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Genesis - Selling England by the Pound CD (album) cover




Symphonic Prog

4.64 | 4419 ratings

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5 stars It's sort of difficult to review this album because to me most of these songs I've heard for years and I consider them prog music classics: "Dancing with the Moonlit Night," "I Know What I like," "Fifth of Firth," "The Cinema Show." And to anyone reading this review who is unfamiliar with these songs, I recommend purchasing this album and spending a lot of time with it. For those who appreciate the guitar, Steve Hackett's contributions are some of prog rock's finest moments-his solo in "F of F" is one of the most sublime moments in modern music history. But what's really noteworthy about this album is that it's the collective contribution of all band members that creates this masterpiece--the sound of the entire band as each contribution intertwine to create that perfectly distilled, distinctive Genesis sound. There is no other band that sounds like this: it's pure top-of-their-form Genesis. In my opinion, it never got any better than this, much as I like some of the band's later albums. "Lamb Lies Down" was of course recorded with the same line up, and while I see it as a masterpiece of sorts as well, the album is too dominated by Gabriel's narrative concept to be seen as balanced group effort, much as "The Wall" is much too dominated by Waters to be judged a truly Pink Floyd album (though really what post-Barrett PF wasn't).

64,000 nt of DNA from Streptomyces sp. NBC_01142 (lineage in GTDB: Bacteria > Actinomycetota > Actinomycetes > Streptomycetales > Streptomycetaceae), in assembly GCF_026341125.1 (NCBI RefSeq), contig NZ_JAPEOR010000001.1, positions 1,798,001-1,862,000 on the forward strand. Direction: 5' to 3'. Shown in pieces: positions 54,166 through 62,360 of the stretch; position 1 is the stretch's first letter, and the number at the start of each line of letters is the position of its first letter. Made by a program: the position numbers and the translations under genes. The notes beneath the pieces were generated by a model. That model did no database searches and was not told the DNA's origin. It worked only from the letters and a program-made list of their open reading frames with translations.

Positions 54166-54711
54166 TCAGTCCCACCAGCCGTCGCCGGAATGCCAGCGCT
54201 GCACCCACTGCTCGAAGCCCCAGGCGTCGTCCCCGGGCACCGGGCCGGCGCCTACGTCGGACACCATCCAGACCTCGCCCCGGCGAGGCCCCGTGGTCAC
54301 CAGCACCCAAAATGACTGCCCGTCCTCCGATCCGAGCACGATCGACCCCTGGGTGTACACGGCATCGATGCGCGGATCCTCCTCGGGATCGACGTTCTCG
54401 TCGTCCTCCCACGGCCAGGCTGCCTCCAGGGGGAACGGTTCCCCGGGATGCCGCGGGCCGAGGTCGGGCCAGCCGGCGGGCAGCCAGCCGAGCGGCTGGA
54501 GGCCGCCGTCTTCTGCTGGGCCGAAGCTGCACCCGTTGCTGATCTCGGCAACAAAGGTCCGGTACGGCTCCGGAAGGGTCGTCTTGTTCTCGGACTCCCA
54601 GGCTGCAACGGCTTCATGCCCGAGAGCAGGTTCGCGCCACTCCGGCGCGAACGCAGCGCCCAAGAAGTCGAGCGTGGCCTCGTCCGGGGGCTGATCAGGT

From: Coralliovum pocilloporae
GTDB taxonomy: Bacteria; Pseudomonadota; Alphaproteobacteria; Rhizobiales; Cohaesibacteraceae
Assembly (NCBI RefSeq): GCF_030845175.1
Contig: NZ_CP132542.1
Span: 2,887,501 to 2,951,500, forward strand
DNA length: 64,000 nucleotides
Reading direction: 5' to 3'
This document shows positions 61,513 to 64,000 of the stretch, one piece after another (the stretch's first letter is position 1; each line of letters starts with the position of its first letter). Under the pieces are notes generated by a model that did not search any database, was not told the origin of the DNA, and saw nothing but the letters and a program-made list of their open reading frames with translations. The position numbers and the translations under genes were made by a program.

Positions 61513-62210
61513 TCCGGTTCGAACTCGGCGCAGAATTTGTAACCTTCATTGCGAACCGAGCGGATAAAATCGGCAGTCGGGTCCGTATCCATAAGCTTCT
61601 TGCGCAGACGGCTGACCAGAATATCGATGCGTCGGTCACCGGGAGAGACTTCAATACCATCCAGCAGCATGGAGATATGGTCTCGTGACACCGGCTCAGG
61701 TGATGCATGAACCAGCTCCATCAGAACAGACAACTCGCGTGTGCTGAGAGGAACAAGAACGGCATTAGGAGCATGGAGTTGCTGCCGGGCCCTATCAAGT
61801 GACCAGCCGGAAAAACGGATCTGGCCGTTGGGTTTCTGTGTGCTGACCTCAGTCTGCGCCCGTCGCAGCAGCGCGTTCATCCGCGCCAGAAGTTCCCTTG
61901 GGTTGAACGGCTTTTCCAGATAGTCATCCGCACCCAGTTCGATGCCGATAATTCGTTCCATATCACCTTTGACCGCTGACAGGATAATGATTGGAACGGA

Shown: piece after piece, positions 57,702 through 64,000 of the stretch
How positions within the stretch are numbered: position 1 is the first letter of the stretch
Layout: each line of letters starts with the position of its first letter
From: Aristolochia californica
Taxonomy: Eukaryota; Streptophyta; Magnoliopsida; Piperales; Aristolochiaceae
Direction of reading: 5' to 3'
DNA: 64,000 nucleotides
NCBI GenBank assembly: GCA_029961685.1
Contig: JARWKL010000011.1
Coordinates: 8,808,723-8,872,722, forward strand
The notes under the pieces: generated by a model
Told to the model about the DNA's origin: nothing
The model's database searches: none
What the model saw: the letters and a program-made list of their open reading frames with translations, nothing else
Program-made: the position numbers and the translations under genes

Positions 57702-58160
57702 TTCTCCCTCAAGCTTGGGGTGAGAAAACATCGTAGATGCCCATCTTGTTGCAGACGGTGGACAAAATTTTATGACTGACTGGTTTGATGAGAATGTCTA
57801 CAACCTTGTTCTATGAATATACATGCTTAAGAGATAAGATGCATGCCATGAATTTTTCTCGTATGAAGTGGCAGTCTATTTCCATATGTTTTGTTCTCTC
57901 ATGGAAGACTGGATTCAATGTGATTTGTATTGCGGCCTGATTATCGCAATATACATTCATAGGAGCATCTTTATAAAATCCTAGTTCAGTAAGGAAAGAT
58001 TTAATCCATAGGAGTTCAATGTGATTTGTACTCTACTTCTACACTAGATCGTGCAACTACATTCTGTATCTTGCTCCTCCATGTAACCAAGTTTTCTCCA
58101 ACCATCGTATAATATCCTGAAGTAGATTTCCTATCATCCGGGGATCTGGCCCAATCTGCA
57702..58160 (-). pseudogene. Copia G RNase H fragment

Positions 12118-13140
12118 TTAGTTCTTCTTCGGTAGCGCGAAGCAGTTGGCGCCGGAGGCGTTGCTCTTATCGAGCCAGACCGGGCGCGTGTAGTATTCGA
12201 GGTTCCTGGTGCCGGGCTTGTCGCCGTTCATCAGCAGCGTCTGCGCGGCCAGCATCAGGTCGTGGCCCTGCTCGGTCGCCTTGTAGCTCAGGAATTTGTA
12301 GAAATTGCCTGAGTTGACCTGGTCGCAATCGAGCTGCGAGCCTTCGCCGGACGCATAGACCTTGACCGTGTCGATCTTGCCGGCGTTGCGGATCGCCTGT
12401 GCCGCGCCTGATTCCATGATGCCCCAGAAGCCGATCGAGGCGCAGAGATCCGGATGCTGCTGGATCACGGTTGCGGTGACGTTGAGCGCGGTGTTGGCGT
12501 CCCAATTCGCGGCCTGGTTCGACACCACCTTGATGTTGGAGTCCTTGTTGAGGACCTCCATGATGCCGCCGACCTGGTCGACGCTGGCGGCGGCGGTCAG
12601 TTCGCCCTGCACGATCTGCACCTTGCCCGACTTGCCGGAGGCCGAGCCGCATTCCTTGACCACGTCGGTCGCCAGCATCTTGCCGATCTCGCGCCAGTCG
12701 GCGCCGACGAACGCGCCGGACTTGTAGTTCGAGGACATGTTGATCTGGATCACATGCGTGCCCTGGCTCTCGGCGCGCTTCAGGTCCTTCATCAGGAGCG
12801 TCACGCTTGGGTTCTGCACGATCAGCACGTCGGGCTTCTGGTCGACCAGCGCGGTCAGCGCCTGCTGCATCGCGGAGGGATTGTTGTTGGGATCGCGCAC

And the difference between "Lamb" and "Selling" is that, on "Selling," the band is allowed the freedom to develop extended instrumental passages that build-out and complete the song ideas and vocal ideas of Gabriel and the other members. And while the band's been doing this since "Trespass," they really achieve an ease and precision on "Selling" that is truly amazing.

After many listenings, the one song that seems to sort of confounds me each time is "The Battle of Epping Forest." Unlike the rest of the songs on the album, this song somehow fails to groove itself into my musical memory. It's too much a narrative and too little a compelling piece of music. In contrast, "The Cinema Show," which is of comparable length, succeeds both lyrically and musically and never fails to satisfy the listener. Maybe it's because I just can't relate to the comical story of this English gangland struggle for power. It seems a rather too contrived to me, much like an extended version of "Maxwell's Silver Hammer" or something; too sing-songy. The other members do their best to flesh out this Gabriel conceit, and there are excellent instrumental passages, but they don't add up to anything more than the sum of their parts. The song fails to achieve the blinding critical mass that almost every other song on this album does.

But, hey, it's the blinding critical mass that really matters to me.

Five stars.

bluetailfly | 5/5 |


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